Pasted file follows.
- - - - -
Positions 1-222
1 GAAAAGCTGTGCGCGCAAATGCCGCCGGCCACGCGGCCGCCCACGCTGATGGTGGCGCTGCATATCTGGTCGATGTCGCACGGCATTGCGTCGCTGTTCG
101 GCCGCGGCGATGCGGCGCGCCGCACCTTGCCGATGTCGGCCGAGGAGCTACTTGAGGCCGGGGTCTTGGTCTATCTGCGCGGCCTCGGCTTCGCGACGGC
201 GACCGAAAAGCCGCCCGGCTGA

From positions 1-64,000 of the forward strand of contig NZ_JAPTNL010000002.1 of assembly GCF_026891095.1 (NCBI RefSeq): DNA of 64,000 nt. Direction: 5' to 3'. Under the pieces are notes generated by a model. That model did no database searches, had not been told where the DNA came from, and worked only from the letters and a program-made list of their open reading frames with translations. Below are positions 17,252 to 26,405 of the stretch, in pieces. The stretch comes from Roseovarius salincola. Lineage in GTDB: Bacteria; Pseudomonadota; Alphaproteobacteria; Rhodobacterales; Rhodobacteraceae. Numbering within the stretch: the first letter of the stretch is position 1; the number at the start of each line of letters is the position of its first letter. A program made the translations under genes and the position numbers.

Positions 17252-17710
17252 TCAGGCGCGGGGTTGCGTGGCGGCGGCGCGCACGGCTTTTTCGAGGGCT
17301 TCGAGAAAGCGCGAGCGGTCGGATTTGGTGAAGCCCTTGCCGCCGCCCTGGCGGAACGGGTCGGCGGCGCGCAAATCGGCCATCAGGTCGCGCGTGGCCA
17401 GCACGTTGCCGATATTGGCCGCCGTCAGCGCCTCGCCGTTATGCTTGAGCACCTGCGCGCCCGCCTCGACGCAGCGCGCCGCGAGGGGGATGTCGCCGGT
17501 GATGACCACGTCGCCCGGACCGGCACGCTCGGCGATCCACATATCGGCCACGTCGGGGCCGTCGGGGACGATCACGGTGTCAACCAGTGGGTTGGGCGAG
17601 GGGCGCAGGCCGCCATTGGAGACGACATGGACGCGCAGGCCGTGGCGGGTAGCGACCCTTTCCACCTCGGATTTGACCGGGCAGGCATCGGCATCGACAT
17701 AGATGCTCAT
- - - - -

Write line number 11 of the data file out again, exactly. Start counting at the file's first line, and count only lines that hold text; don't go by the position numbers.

17601 GGGCGCAGGCCGCCATTGGAGACGACATGGACGCGCAGGCCGTGGCGGGTAGCGACCCTTTCCACCTCGGATTTGACCGGGCAGGCATCGGCATCGACAT